Nokia has right idea in China, but will that matter?

Finnish handset maker outselling iPhone in China, at least for now

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On Wednesday I blogged about how Microsoft doesn't take its partnership with Nokia as seriously as the Finnish device maker does, which leaves Nokia in a vulnerable position at a time when it is staking its future on Windows phones.

Redmond this week may have undercut Nokia's efforts to carve out even a modest amount of market share among U.S. smartphone owners with the introduction of Windows 8 -- which won't be available to anyone who bought Nokia's Lumia 900 earlier this year -- but the struggling mobile phone manufacturer wisely isn't betting the farm on the American market.

As the Wall Street Journal notes Thursday, Nokia's drastic turnaround efforts -- massive layoffs and executive head-chopping -- won't come at the expense of its focus on China.

At least that's according to a well-placed source who, for once, is quoted by name:

"The company has made a decision to continue investing heavily in Asia in terms of product development," Olivier Puech, the president of Nokia's Asia-Pacific operations, said in an interview Wednesday. "We will not compromise our commitment to China," he said on the sidelines of the Mobile Asia Expo, which opened in Shanghai.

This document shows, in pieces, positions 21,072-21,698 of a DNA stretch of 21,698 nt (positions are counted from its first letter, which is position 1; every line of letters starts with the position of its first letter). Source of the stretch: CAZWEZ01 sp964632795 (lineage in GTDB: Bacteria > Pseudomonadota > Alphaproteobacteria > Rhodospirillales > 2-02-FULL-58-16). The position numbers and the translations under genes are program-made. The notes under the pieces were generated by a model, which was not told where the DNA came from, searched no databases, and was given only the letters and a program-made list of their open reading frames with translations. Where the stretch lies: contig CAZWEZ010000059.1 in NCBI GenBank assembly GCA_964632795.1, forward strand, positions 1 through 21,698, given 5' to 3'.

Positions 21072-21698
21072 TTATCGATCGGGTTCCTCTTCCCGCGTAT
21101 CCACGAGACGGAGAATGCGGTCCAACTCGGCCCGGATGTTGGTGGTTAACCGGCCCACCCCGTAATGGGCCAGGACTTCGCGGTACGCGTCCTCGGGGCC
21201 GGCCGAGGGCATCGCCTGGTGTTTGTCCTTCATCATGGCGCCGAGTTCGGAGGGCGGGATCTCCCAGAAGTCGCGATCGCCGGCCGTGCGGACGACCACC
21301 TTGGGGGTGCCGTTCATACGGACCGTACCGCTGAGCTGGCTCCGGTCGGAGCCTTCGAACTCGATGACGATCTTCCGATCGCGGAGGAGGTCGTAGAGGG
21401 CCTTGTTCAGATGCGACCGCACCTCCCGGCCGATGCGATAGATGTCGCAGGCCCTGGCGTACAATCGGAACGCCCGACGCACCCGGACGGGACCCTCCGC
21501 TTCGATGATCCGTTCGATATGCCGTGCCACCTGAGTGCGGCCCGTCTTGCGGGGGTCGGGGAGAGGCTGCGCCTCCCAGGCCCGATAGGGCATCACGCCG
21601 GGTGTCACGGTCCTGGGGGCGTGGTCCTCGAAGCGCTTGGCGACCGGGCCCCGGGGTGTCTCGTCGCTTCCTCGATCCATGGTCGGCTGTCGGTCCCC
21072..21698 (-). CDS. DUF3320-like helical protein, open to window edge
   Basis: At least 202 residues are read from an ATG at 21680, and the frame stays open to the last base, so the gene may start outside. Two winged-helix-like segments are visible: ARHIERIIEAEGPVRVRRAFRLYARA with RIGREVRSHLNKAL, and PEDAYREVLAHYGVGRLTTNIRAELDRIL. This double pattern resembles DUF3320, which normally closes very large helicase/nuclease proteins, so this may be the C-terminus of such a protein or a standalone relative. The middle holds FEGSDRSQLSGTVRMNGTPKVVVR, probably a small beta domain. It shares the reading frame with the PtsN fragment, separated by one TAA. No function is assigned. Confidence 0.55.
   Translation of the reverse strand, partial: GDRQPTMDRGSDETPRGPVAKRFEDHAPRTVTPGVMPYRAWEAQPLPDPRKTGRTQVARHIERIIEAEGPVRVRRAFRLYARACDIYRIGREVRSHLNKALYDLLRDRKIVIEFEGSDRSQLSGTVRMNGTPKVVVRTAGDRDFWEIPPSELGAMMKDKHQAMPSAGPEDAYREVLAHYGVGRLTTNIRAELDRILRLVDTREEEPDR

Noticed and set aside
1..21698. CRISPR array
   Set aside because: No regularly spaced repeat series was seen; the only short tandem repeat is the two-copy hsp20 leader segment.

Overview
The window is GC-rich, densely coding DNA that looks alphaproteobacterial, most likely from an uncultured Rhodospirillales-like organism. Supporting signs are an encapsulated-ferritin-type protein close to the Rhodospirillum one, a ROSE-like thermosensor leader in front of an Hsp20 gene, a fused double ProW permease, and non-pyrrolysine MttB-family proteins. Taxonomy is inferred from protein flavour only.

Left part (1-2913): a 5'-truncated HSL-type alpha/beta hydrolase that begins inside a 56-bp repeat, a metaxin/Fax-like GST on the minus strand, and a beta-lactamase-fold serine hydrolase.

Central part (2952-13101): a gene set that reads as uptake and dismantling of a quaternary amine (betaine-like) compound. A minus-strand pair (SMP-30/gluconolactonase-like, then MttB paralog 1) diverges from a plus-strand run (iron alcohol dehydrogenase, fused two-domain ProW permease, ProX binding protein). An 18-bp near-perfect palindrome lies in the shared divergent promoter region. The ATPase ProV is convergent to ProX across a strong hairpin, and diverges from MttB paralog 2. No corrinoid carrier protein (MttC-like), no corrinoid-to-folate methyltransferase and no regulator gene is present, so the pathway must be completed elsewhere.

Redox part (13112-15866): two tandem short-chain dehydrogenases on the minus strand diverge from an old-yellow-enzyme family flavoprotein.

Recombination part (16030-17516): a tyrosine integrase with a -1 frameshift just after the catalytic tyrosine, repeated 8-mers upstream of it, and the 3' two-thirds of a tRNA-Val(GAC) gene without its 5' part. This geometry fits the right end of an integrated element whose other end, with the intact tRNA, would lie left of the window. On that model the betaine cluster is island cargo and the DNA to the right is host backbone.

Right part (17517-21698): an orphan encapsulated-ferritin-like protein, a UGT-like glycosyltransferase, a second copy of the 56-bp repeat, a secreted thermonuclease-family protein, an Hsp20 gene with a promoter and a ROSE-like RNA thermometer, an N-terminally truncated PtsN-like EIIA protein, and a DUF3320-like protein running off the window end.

The WSJ goes on to describe the intense competition in China's handset market, though Nokia is far better positioned in China than it is in the U.S., where the iPhone and Android devices dominate.

To put the opportunities presented by China's mobile market in perspective, consider that not only is China the world's largest nation by population (1.3 billion), its people comprise nearly 20% of all humans currently living on the planet.

More importantly, while the U.S. is a relatively mature market for mobile phones, China is an emerging market. The 23.9 million units sold in last year's third quarter amounts to a sliver of China's potential mobile phone owners. Exclude the 29% of China's population either under age 15 or over age 65, and the country has 923 million possible mobile customers. Last year's Q3 put cell phones in the hands of 2.6% of that group. There's a lot of upside for handset makers in China.

And not only is Nokia making headway in China, the Lumia actually leads the iPhone in market share by 15%, according to Northeastern University marketing professor Fareena Sultan.

But, as Sultan explains in a Q&A posted on phys.org:

One reason for its market share supe­ri­ority could be that Microsoft is working with China Mobile, which has 70 per­cent of the sub­scriber base in China.

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